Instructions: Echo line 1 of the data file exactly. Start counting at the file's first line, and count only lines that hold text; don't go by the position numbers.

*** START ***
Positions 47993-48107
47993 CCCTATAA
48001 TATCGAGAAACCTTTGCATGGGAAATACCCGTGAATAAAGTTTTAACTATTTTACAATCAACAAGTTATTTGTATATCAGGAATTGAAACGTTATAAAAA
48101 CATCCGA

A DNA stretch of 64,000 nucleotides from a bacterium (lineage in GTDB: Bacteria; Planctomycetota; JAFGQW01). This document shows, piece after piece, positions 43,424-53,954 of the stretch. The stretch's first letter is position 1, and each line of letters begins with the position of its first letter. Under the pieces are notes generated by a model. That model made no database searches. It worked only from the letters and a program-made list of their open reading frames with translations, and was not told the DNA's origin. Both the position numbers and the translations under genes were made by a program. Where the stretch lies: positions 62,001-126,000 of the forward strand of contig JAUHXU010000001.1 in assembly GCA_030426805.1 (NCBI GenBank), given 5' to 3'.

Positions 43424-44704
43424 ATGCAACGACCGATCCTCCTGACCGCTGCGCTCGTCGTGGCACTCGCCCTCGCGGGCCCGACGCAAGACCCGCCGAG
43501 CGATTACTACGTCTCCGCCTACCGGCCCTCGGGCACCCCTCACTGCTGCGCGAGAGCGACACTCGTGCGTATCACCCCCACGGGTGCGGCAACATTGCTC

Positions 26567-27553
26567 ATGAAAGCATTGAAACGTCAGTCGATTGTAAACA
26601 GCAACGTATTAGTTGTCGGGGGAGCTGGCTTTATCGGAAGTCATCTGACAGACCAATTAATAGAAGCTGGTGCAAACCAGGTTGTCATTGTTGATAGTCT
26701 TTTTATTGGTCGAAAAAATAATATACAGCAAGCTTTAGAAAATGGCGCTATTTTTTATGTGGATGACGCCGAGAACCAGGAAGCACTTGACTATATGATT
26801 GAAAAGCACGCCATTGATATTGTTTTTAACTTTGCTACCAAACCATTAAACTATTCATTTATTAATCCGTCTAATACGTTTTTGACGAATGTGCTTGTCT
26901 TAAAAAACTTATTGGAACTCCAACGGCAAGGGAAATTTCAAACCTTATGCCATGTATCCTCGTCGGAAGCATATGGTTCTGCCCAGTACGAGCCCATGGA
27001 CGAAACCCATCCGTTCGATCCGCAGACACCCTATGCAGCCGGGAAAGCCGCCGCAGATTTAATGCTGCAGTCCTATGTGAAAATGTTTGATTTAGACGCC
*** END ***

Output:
Positions 47993-48107